They need to know what qualities a raw prospect has that have a history of success at being refined and converted into bonafide MLB-level skills.  They need to understand the processes that were taken in numerous scenarios to help that raw talent transform into ability.

And ultimately, it is crucial that they are able to identify consistently which of these raw talented prospects has the makeup physically and mentally to climb the mountain that is taking a raw ingredient and refining it to a point that it is considered elite enough to demand a spot on a big league roster.  

None of these things can be accomplished with statistics alone.

But it would be overkill to rehash too deeply the opportunities and knowledge that advanced statistics unlock for a team.  The traditional statistics that were highly valued at one point (ERA, Batting average, etc.) have been proven to reflect much less accurately the contributions a player makes within a team aspect.  

It was not tough to see the potential in Nolan Ryan’s arm, but even talents on that level can be lost to history without astute observational scouting that can see potential through a player’s glaring flaws (in Ryan’s case, a resounding lack of command) at a young age.

And where a player with Jayson Werth’s mindset on the subject would thump his chest and stand proudly behind his greatness if he were to, say, hit .360 one year (and rightfully so), it breaks my brain trying to understand how these guys don’t seem to grasp in the slightest way how MORE information about MORE aspects of the game and a players performance does anything but help a team gain a better understanding of how to direct their future.

THE SIMPLE AND OBVIOUS SOLUTION

Statistics, especially of the advanced kind, reflect performance.  They are essential to evaluating both players and teams true performance on the field, and how they look to trend in the future based on thousands and thousands of comparable measurements of those that have come before them.  On the other hand, they are not great at evaluating the potential of a player and whether they have the tools to become something greater.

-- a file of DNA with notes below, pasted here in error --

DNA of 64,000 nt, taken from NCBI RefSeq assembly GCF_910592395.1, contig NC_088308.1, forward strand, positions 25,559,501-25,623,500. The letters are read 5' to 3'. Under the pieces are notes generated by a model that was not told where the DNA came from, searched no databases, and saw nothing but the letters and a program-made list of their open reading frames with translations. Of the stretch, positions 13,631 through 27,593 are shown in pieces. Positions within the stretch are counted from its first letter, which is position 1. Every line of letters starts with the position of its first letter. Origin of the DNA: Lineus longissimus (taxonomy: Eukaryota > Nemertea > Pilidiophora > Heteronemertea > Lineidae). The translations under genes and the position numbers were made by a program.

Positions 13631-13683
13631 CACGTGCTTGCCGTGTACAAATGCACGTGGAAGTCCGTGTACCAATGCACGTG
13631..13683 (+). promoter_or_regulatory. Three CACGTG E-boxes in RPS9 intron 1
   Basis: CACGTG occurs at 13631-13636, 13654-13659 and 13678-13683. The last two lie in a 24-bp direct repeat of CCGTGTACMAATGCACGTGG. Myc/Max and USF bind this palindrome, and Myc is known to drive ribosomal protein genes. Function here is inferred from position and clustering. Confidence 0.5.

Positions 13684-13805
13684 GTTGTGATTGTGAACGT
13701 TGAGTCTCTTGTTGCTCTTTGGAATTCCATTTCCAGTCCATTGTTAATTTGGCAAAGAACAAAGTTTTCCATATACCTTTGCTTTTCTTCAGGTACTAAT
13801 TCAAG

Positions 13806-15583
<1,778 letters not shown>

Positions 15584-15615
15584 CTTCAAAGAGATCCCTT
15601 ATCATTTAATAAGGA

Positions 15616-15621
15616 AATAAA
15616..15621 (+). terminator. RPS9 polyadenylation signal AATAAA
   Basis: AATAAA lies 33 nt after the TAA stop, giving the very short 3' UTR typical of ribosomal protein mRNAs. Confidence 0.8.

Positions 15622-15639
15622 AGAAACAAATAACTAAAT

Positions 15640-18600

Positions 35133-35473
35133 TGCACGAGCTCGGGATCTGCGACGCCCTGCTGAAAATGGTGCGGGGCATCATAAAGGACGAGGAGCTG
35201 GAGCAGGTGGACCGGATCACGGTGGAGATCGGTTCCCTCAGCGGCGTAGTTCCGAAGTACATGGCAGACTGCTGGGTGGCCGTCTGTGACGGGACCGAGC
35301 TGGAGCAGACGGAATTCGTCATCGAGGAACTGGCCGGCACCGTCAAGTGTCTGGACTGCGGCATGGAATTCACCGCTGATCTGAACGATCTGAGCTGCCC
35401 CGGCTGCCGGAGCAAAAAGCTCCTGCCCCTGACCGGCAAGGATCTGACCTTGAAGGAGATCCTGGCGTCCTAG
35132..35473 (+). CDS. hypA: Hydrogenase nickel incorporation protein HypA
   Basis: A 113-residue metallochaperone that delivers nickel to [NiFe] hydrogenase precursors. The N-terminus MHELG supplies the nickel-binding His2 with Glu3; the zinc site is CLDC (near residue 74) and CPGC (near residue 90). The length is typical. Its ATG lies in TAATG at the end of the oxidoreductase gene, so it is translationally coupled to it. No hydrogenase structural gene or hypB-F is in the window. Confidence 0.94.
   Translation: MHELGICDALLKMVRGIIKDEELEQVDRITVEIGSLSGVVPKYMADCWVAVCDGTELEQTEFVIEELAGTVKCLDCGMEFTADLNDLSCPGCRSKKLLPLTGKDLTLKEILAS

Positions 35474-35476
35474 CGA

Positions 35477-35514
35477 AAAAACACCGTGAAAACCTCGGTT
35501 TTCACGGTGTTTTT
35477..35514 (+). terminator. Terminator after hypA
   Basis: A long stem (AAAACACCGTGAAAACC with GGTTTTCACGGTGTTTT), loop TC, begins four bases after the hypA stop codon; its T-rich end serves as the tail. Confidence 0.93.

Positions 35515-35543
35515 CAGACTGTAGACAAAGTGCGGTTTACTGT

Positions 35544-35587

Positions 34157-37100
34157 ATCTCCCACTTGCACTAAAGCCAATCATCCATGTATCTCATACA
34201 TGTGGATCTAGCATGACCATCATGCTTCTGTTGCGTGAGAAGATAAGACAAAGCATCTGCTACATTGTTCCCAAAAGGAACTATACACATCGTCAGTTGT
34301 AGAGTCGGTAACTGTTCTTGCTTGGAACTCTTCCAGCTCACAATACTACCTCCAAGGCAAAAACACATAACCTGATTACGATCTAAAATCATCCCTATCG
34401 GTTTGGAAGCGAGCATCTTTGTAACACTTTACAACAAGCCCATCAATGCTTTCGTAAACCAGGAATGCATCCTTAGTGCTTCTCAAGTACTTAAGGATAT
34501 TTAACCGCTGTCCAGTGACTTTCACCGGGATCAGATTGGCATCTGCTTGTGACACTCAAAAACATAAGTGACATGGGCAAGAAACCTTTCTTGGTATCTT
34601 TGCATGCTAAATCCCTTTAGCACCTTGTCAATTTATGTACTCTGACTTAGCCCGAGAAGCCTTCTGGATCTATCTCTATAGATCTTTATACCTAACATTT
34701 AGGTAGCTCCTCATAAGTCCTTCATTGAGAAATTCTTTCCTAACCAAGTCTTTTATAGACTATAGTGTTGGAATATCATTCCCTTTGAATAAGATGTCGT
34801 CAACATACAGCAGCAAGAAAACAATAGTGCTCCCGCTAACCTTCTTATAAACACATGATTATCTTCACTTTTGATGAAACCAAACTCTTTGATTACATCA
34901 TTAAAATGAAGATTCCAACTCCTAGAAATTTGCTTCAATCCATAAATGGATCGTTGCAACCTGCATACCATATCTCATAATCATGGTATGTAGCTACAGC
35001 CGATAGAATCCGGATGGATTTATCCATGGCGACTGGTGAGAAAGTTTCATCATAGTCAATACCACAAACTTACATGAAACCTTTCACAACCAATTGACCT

Observation is essential to evaluating potential of prospects, which skills have the potential to translate into major league assets, and how a guy contributes to a team’s chemistry.  On the other hand, observation alone is putrid at providing a real look at a team or player’s overall contributions on the field to team success beyond the readily apparent.

As much as these guys who subscribe to the anti-sabermetrics theory want to believe they know better because they PLAYED THE GAME NERDS, all they do is make a fool of themselves to anyone and everyone that is able to understand the simple solution to all of this:

YOU USE BOTH.  THEY AREN’T MUTUALLY EXCLUSIVE.  AND THIS SHOULDN’T HAVE TO BE EXPLAINED TO PEOPLE–FORMER PLAYERS ESPECIALLY–ANY LONGER.

Figure it out Jayson Werth.

But too balance out the Jayson Werth negativity, I present one of my favorite clips of all time where he makes me laugh.  RIP Jose Fernandez. Loved watching that guy play.

***It’s usually either this, or a player not liking the way advanced statistics portray and thus discounting their usefulness